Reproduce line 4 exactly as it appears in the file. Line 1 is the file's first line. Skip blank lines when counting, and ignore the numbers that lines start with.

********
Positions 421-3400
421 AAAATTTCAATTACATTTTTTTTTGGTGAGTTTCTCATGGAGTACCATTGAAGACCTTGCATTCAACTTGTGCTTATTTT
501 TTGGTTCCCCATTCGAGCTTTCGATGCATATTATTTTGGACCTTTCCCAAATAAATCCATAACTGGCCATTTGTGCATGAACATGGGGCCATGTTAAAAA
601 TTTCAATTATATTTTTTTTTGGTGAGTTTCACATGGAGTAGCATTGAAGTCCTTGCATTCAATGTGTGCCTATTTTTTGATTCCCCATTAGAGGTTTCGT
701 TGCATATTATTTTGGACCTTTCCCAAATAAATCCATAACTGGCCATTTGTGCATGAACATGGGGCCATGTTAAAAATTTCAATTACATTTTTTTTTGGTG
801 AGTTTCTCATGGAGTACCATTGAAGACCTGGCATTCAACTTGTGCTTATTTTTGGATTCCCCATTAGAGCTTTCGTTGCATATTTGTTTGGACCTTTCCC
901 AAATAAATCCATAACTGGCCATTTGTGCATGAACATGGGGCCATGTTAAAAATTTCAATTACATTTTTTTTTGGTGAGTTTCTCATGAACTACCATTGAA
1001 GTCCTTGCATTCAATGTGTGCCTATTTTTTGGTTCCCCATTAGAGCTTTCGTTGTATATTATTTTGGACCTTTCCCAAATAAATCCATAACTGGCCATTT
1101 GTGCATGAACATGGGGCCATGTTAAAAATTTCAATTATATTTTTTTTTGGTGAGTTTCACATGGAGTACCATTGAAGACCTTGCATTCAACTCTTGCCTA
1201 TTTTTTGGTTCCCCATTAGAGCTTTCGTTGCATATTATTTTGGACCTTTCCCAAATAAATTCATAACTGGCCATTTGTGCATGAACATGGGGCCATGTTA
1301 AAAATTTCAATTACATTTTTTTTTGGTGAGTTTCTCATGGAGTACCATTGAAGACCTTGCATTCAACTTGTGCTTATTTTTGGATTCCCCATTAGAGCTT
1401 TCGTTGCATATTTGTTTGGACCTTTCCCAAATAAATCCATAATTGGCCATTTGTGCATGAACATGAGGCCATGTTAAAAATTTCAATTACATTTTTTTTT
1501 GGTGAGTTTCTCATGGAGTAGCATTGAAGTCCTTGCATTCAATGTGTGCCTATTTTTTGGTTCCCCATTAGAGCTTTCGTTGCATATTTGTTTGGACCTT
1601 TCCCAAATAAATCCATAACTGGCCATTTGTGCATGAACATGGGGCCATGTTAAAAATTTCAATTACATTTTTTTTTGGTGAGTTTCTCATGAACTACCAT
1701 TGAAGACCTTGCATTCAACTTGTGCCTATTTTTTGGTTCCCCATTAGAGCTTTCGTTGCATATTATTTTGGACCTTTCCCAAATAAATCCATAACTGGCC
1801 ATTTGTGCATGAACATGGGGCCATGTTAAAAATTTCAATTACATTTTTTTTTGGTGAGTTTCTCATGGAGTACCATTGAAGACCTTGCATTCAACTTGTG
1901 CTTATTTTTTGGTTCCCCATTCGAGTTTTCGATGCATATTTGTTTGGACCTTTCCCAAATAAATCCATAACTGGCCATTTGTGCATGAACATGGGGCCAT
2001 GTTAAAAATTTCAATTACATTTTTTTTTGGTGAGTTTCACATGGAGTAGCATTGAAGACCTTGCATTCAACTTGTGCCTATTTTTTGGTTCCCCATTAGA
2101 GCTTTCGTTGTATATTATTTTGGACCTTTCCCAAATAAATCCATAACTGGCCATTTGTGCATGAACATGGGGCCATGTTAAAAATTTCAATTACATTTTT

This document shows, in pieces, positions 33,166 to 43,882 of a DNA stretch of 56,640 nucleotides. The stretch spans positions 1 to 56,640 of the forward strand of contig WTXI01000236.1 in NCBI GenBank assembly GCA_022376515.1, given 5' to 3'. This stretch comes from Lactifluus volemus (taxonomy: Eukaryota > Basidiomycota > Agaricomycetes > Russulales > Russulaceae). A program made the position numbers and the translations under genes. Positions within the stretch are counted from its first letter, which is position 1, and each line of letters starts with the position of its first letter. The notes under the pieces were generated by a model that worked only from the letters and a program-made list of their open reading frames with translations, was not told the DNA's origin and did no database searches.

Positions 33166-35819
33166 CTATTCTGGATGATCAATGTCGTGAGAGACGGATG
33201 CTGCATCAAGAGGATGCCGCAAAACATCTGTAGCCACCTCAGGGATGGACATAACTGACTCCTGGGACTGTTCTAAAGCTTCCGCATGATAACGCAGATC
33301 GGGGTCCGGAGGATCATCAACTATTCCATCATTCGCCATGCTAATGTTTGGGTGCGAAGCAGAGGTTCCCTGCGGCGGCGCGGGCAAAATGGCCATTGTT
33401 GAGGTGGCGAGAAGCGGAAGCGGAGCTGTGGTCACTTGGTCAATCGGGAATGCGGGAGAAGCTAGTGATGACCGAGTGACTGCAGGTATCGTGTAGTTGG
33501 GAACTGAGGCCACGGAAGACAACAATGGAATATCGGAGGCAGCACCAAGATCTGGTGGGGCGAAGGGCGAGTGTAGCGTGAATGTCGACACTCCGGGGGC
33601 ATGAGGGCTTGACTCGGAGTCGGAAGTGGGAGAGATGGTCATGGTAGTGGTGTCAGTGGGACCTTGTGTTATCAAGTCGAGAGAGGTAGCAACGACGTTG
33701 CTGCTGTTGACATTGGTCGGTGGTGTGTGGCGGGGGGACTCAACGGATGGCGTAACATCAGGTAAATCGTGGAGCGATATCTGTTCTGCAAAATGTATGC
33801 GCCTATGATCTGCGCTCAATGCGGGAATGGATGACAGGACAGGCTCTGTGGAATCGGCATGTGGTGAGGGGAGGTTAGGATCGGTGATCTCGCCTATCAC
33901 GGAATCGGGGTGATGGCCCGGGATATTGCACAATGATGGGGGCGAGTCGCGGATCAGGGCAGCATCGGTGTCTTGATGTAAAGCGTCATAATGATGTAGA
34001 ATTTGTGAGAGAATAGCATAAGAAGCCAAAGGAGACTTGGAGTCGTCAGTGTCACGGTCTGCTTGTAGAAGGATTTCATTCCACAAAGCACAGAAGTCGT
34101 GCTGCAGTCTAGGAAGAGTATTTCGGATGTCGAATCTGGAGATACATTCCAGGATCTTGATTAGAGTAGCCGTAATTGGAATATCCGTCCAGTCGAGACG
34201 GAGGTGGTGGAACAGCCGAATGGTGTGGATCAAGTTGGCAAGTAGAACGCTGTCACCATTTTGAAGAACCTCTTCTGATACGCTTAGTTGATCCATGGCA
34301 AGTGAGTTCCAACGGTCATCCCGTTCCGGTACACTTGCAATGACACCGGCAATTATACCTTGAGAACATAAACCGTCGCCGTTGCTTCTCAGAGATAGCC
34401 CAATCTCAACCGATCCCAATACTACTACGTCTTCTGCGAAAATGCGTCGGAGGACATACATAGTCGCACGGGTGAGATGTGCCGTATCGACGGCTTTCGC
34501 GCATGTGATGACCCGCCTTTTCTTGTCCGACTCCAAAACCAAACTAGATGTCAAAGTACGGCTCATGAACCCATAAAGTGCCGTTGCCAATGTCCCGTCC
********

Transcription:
601 TTTCAATTATATTTTTTTTTGGTGAGTTTCACATGGAGTAGCATTGAAGTCCTTGCATTCAATGTGTGCCTATTTTTTGATTCCCCATTAGAGGTTTCGT